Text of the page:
A yen for low-cost U.S. shale gas has spread all the way to India and the world’s biggest fertilizer co-operative manufacturing and distribution conglomerate.

Enter Indian Farmers Fertilizer Cooperative Ltd. (IFFCO) of New Delhi which is setting out to build a plant on the St. Lawrence River in Quebec to use gas imported from the United States and sell products on agricultural supply markets across Canada and around the world.

Along with international fertilizer makers, the venture represents more than 50 million farmers who belong to 40,000 rural co-op organizations in India. The Quebec project is sponsored by a newly minted overseas arm: Entreprise IFFCO Canada Ltee., which is controlled by a wholly-owned global merchant subsidiary called Kisan International Trading Co. A much smaller Quebec counterpart, La Coop federee, also has in interest in the scheme.

The Indian fertilizer empire revealed its Quebec plan in filings this week with the National Energy Board (NEB), to support coordinated shale gas import pipeline projects sponsored by TransCanada Corp., Union Gas (Spectra), Enbridge Gas Distribution and Gaz Metro (see Daily GPI, April 17).

For C$1.2 billion (US$1.1 billion), IFFCO is planning to build a plant at Becancour, an industrial community on the south shore of the St. Lawrence River which is accessible year-round to freighter ships thanks to an ice-free deep water port.

The project is designed to use about 80 MMcf/d to make bulk cargoes of nitrogen-based urea fertilizer, giving Quebec – hitherto an importer of the farming material – new industrial stature as a national and international supplier of an agricultural essential.

Benefits of the project include work for up to 1,500 construction tradesmen, followed by permanent employment for 250 plant operating personnel and an estimated 500 indirect jobs in supporting supply and service roles, say the NEB filings.

IFFCO has been attracted to Quebec by “the potential of Canada as an investment hub for natural gas-based industries,” the NEB filings say.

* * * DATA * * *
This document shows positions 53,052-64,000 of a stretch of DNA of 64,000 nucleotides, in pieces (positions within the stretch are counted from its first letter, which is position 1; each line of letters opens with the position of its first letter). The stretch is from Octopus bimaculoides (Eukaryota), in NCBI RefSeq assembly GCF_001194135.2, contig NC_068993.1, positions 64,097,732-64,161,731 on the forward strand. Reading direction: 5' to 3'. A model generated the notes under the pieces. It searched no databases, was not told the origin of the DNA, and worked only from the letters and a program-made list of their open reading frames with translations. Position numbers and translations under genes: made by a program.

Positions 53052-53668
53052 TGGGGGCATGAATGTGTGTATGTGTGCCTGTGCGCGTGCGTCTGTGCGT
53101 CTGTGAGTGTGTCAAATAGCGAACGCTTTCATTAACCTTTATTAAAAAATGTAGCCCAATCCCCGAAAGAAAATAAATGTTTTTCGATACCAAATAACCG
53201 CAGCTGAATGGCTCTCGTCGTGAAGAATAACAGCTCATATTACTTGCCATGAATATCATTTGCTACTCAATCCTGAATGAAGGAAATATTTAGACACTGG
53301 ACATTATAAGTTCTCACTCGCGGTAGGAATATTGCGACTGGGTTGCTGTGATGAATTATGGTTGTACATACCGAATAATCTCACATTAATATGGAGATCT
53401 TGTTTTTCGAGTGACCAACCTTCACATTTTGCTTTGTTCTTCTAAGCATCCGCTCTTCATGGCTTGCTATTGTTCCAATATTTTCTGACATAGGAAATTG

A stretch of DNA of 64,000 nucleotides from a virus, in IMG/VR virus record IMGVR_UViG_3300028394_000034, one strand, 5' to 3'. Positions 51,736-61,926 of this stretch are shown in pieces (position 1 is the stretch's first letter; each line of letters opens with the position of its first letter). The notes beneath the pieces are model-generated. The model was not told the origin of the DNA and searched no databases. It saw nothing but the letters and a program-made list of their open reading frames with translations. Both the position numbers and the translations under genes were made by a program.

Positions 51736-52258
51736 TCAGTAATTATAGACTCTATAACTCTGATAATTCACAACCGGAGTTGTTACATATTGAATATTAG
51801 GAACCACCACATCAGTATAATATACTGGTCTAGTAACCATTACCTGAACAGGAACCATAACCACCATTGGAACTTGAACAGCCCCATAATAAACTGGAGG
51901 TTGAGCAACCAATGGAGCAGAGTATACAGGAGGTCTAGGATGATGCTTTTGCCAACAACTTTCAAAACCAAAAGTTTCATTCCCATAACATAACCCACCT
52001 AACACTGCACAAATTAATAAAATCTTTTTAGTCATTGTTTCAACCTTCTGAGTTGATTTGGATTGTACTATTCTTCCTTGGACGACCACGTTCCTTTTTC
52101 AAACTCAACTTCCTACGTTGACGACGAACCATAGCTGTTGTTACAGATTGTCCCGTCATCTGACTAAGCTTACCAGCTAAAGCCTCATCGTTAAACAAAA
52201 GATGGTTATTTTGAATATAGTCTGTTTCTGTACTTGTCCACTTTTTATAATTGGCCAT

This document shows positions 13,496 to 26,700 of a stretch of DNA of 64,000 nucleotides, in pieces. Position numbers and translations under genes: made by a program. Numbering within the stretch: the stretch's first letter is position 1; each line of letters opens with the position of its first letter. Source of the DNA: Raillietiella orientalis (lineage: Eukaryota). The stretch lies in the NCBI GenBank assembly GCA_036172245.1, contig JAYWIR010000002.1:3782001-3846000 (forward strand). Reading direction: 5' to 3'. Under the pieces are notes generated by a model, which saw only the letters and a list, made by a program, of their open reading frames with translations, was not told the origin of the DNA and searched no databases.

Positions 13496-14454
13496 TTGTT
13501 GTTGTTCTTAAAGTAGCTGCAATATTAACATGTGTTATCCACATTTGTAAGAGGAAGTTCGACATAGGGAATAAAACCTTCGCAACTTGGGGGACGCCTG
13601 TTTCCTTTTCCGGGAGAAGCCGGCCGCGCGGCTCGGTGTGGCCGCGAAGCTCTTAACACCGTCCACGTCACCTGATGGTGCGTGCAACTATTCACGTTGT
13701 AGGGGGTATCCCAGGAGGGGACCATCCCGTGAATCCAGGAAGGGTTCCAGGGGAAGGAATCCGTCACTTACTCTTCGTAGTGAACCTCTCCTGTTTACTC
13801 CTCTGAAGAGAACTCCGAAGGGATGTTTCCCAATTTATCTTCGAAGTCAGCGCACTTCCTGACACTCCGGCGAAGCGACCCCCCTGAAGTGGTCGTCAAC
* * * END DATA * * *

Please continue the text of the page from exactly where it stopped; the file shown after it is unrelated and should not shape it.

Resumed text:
Alberta is studded with fertilizer plants that use natural gas, but they are about 1,000 kilometers (600 miles) away from the nearest Pacific seaport at Vancouver and face increasing competition for gas supplies from steadily growing thermal oil sands extraction projects.

IFFCO is urging the NEB to grant speedy approval to the pipeline facilities, tariff and toll package sought by TransCanada, Union, Enbridge and Gaz Metro, which is aimed primarily at increasing access to U.S. shale gas exports and contested by remnants of the central Canadian tradition of relying on Alberta production.

“We would like to draw the attention of the board to the importance of the current schedule for the design and construction of the [Quebec fertilizer] plant in a very competitive commodities market,” says the IFFCO filing. “Uncertainty around the issues relating to transportation of natural gas and its toll has the potential to derail this investment and send a wrong signal particularly to foreign investors.”

Access to competitive gas supplies, at the Dawn storage and trading hub in southern Ontario that U.S. shale production reaches via border crossings from Michigan and New York State, is critical for the fertilizer project, IFFCO says.

“This project requires an investment of more than C$1.2 billion (US$1.1 billion) that cannot be made without certainty about the gas supply for the factory,” says the Indian fertilizer giant’s filing with the NEB.